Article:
Materials and methods

Study population

A cross-sectional study was conducted on the physical examination data of participants aged 18 to 90 from 2011 to 2016. Data provided by the First Affiliated Hospital of Wannan Medical College, Wuhu, China. In this study, subjects had to be at least 18 years of age and had no prior medical intervention for hyperuricemia. At the same time, complete data measurement and subject consent can be obtained. A total of 434,847 people participated. According to these criteria, the final physical examination data of 298,891 participants (174,005 men and 124,886 women) were included in this study.

Anthropometric and laboratory measurements

We used questionnaires to record basic anthropometric data such as age, sex, smoking, and drinking habits. Subjects were wearing light clothing and no shoes. The height measurement accuracy is 0.1 cm, and the weight measurement accuracy is 0.1 kg. Body Mass Index (BMI) is accurate to 0.01 kg/m2. We measured systolic and diastolic blood pressure using a benchtop mercury sphygmomanometer.

Venous blood was drawn from subjects in the morning on an empty stomach, and all samples were analyzed within 24 hours. Serum uric acid (SUA), total cholesterol (TC), triglyceride (TG), high-density lipoprotein cholesterol (HDL-C), and low-density lipoprotein cholesterol (LDL-C) were detected by an automatic biochemical analyzer. In addition to these measurements, non-high-density lipoprotein (non-HDL) cholesterol was calculated as the difference between TC and HDL-C.

Fasting blood glucose (FBG), alanine aminotransferase (ALT), aspartate aminotransferase (AST), blood urea nitrogen (BUN), and serum creatinine (SCR) were also measured using the same instrument. All measurements were taken by a professional doctor and checked again to confirm the accuracy of the results.

Diagnostic criteria

Hyperuricemia was defined as SUA > 420 mmol/L (male) or SUA > 360 mmol/L (female) [21, 22], which is a widely accepted diagnostic criterion. Subjects are considered to have dyslipidemia if they meet one of the following criteria at the time of examination: TC ≥ 5.2 mmol/L, TG ≥ 1.7 mmol/L, HDL-C < 1.0 mmol/L, LDL-C ≥ 3.4 mmol/L [23]. According to the clinical classification criteria [24, 25], dyslipidemia can be divided into the following four main categories: hypercholesterolemia, elevated TC level; hypertriglyceridemia, elevated TG level; mixed hyperlipidemia, TC, TG levels increased; low high-density lipoprotein cholesterol (HDL) dyslipidemia, decreased level of HDL-C.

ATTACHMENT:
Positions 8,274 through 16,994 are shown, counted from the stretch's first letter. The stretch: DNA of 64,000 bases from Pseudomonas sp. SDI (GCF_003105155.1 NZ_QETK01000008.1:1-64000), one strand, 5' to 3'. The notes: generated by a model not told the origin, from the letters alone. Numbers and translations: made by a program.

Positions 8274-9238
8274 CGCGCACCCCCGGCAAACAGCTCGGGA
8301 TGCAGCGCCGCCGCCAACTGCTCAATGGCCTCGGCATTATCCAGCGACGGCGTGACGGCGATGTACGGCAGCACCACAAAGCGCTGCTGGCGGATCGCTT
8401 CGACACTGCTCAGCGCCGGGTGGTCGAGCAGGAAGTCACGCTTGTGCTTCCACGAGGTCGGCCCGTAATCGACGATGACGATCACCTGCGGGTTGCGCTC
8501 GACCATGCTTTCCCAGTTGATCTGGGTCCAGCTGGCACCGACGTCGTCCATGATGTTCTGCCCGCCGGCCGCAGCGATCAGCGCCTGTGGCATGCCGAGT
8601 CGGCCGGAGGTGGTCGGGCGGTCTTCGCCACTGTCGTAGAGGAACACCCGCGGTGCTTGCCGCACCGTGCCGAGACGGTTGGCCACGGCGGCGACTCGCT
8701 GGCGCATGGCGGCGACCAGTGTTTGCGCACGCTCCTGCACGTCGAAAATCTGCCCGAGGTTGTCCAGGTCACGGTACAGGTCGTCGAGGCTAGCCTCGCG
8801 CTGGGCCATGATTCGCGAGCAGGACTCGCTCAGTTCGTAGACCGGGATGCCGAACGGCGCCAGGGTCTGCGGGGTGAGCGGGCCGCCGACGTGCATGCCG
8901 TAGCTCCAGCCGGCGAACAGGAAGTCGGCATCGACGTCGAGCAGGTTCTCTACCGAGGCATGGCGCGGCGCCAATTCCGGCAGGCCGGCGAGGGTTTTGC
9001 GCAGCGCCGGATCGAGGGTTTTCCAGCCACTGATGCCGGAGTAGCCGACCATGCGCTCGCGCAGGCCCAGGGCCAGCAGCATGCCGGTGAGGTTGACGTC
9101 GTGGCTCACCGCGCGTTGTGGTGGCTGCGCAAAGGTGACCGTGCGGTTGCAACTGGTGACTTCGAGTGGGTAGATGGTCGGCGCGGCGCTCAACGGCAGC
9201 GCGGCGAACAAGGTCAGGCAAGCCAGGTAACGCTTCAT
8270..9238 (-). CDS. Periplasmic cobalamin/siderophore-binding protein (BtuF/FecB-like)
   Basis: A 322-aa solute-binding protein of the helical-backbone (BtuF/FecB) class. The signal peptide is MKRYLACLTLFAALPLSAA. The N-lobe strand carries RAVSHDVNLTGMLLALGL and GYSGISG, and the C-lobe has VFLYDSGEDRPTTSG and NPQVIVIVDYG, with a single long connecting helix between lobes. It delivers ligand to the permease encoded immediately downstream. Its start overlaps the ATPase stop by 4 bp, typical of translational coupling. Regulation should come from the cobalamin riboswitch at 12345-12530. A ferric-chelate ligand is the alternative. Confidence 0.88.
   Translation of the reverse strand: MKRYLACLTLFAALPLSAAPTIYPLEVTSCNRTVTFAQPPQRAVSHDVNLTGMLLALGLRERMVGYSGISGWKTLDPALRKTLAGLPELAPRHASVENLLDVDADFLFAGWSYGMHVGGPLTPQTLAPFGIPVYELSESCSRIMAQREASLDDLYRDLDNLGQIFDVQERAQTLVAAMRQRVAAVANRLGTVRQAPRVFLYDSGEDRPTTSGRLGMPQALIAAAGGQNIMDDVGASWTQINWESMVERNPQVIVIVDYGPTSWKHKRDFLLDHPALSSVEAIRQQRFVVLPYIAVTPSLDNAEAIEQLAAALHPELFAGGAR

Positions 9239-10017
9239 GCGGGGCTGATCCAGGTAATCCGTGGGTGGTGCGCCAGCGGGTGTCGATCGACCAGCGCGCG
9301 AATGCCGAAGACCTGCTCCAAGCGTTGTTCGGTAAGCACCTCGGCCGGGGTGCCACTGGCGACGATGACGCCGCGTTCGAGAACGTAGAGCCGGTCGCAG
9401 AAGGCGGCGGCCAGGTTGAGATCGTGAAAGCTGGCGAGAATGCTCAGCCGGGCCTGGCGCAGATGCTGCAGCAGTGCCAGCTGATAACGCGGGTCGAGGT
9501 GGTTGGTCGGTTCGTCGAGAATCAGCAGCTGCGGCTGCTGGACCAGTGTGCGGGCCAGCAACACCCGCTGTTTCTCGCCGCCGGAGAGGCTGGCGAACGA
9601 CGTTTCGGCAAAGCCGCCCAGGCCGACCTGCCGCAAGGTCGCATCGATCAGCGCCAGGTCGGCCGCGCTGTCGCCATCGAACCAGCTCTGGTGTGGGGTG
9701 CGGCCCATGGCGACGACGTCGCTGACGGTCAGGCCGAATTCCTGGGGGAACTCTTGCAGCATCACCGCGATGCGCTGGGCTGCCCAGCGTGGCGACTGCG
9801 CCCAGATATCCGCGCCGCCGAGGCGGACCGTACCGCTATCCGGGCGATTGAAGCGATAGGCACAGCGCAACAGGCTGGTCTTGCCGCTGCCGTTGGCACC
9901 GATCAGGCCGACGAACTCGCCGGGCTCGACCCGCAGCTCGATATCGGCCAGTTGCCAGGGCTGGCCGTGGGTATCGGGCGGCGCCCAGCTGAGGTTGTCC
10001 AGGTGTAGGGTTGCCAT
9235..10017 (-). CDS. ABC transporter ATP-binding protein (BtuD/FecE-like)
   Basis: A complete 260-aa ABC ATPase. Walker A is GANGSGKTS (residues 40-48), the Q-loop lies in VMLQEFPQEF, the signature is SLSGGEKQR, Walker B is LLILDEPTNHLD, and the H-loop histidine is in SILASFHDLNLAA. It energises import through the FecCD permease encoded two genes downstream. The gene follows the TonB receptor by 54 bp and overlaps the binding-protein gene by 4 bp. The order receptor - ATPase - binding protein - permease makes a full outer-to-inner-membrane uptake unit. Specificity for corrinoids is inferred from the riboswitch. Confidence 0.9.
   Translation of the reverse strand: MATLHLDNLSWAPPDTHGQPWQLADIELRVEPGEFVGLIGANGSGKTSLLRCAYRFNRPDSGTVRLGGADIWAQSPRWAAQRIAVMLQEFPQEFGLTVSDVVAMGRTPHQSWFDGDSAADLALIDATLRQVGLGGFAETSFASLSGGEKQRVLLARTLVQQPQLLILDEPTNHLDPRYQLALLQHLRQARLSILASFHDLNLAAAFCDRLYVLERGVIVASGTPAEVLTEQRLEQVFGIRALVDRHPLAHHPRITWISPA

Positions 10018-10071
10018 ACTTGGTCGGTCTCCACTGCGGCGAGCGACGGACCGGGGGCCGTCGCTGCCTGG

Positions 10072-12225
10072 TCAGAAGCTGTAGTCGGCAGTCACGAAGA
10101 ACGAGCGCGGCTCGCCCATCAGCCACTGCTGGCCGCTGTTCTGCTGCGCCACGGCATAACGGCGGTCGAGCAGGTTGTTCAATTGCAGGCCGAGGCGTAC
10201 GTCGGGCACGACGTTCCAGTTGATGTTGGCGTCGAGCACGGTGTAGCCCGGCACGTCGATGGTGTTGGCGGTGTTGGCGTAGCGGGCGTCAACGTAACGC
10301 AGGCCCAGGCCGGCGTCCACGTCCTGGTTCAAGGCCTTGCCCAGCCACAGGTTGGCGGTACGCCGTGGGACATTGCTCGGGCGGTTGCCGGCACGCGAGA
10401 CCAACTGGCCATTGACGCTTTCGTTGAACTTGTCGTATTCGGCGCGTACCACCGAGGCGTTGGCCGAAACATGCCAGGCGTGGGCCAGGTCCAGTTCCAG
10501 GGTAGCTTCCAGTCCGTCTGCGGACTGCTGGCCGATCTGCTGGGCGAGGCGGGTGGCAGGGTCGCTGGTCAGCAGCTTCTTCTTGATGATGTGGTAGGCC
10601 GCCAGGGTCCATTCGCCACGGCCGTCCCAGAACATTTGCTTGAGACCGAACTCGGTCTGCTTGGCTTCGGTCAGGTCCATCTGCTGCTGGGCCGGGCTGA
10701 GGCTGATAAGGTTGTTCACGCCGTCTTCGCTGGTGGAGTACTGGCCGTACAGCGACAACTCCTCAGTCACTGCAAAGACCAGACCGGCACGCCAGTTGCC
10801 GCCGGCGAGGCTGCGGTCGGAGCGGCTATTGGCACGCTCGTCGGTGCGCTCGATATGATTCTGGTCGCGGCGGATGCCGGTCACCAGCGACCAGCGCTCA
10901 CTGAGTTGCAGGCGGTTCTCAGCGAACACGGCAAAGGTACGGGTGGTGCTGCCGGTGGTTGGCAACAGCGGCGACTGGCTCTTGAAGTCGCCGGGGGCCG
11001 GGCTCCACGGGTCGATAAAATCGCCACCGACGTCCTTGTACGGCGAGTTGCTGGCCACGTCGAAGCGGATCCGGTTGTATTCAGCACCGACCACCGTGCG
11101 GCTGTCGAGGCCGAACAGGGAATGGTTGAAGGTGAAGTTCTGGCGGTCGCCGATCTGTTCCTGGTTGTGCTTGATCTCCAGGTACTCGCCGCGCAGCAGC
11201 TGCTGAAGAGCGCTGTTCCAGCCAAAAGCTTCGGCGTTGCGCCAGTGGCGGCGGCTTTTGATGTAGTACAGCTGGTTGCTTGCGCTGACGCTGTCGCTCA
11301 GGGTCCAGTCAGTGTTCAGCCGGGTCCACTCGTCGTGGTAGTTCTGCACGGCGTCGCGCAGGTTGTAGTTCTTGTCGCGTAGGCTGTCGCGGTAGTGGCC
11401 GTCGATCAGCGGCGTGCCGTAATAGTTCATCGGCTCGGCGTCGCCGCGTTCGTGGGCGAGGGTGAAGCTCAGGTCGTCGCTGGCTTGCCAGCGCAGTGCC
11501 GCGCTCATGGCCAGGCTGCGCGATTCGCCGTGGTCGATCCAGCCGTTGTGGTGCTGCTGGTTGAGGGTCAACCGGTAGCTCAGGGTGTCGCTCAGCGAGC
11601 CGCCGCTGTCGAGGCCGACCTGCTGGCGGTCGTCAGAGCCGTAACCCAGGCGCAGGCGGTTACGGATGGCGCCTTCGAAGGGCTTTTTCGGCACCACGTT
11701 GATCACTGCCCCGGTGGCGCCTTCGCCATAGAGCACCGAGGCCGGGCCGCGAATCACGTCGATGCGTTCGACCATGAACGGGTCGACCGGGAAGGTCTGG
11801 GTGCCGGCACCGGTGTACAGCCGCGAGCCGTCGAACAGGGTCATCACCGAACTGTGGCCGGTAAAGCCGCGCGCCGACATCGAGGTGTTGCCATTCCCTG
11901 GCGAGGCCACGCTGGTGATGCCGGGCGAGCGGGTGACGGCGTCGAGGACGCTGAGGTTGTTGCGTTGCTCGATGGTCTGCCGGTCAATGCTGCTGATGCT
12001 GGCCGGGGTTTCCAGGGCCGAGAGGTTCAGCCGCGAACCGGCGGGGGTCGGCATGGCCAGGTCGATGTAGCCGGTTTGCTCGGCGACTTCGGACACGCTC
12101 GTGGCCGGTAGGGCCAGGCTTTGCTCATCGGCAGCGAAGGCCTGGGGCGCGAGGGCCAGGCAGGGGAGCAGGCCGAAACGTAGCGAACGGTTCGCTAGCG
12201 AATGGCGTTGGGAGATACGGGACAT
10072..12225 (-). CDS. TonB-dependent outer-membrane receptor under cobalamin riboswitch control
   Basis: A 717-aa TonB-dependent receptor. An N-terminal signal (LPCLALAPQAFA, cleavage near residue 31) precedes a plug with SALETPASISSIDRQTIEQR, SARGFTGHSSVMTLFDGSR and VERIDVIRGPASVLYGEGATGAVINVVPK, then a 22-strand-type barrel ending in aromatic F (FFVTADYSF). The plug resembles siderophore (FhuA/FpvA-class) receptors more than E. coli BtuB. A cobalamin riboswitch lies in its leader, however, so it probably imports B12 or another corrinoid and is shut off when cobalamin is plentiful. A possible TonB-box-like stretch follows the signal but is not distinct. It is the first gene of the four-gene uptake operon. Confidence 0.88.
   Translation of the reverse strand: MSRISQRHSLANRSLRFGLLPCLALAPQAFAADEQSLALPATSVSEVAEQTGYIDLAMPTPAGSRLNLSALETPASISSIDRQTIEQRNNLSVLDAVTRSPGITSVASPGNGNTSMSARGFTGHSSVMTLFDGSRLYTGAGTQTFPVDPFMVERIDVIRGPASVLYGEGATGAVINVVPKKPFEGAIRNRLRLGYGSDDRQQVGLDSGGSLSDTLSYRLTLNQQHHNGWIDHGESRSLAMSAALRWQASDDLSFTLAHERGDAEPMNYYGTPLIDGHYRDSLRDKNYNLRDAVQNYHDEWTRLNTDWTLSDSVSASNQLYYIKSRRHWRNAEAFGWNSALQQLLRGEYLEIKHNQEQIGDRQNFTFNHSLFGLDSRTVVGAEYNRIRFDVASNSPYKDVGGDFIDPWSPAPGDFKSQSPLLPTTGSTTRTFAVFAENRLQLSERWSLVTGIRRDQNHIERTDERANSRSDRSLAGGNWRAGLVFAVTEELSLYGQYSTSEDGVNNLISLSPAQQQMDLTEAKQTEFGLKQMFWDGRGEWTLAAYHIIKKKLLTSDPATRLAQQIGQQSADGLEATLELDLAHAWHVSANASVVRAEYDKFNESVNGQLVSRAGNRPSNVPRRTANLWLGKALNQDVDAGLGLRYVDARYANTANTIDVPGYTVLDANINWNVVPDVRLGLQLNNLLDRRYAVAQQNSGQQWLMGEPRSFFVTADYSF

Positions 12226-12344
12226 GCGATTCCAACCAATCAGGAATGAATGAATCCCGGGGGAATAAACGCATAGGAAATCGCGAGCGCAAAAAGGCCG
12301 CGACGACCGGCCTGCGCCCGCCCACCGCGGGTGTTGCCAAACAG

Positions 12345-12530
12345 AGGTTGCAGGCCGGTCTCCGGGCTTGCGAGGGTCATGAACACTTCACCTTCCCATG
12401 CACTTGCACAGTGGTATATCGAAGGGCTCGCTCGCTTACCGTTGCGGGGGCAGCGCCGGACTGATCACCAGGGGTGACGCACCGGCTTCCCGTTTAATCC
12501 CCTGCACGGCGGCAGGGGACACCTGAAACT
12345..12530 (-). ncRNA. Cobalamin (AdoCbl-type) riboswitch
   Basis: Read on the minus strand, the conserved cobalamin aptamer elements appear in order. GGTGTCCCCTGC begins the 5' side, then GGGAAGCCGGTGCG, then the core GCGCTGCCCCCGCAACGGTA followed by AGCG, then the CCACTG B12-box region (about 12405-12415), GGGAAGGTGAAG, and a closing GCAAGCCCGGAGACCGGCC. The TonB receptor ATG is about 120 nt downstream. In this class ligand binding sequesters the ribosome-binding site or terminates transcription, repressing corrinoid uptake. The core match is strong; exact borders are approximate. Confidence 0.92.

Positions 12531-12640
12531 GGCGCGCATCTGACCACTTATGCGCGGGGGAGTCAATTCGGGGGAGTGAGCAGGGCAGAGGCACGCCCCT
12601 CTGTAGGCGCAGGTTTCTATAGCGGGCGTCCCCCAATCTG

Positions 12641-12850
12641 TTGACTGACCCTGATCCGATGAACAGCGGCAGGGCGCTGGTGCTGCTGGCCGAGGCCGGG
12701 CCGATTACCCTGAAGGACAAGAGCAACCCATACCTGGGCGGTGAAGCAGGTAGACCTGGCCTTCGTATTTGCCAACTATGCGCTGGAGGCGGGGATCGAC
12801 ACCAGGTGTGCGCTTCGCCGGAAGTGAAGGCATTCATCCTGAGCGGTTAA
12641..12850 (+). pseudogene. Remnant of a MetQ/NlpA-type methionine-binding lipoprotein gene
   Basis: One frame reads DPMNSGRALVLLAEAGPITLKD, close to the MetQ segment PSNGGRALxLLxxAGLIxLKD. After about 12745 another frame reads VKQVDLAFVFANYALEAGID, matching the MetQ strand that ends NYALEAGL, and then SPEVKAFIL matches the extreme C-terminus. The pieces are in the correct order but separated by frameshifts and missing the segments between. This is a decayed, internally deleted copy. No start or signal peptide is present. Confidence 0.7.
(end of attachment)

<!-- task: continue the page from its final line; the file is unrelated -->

Diabetes was defined as FBG ≥ 7.0 mmol/L [26]. Hypertension was defined as having a systolic blood pressure (SBP) ≥ 140 mmHg and/or diastolic blood pressure (DBP) ≥ 90 mmHg, or currently being on treatment for hypertension [27]. According to the Chinese body mass index classification standard (WS/T 428–2013), obesity is defined as BMI ≥ 28 kg/m2.

Ethics statement

This study was approved by the Ethics Committee of Wannan Medical College. Since the subjects in this study came from people who underwent routine physical examination, only the oral and informed consent of the subjects was required with the approval of the ethics committee. Before the investigation, an oral informed consent form was provided to each subject.

Statistical analysis

All data were analyzed using IBM SPSS Statistics Version 26. Categorical variables were presented as percentages and continuous variables as mean ± standard deviation. The chi-square test and t-test were employed to compare the differences between the hyperuricemia and normal groups. Binary logistic regression analysis was conducted to examine the association between the studied parameters and hyperuricemia. In the multivariate analysis, stepwise regression was utilized to filter and adjust for covariates. To investigate the relationship between dyslipidemia parameters and hyperuricemia in detail, hyperuricemia was used as the dependent variable, while the composition and clinical type of dyslipidemia were considered independent variables. Data were tested using an asymptotic model. Model 1 was unadjusted, Model 2 was adjusted for age and sex, and Model 3 was adjusted for age, sex, smoking, drinking, obesity, hypertension, diabetes, and ALT, AST, BUN, and SCR (fully adjusted model). Results were considered significant at a p-value < 0.05.